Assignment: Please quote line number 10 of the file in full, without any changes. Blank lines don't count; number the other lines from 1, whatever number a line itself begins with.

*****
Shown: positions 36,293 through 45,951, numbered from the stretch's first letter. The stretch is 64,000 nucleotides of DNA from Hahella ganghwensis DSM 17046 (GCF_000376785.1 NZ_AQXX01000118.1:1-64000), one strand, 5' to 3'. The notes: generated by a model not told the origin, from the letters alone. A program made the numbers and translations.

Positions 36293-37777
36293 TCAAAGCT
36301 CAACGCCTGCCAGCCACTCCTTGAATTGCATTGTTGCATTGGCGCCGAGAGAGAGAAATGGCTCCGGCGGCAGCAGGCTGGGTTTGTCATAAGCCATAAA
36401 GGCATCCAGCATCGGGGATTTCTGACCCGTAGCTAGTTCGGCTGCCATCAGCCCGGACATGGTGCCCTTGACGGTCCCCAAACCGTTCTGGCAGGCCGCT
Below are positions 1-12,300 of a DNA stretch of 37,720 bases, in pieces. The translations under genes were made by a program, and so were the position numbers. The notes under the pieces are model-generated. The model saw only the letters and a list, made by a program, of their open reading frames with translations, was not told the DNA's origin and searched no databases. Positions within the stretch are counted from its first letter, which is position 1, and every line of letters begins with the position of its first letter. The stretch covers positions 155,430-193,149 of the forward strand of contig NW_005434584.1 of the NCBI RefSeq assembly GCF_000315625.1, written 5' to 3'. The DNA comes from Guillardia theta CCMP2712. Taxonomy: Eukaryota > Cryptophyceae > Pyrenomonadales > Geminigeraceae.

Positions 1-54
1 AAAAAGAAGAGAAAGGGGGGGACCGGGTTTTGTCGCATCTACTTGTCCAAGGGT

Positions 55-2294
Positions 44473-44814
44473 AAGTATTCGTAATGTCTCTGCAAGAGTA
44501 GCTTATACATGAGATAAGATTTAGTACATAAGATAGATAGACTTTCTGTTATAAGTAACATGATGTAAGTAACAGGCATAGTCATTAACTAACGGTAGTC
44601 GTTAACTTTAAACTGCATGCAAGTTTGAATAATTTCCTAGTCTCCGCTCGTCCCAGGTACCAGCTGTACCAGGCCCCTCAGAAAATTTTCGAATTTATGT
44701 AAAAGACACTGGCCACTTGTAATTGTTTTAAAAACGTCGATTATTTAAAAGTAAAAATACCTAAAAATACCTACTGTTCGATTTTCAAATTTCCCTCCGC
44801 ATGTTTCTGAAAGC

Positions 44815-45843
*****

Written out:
Positions 44473-44814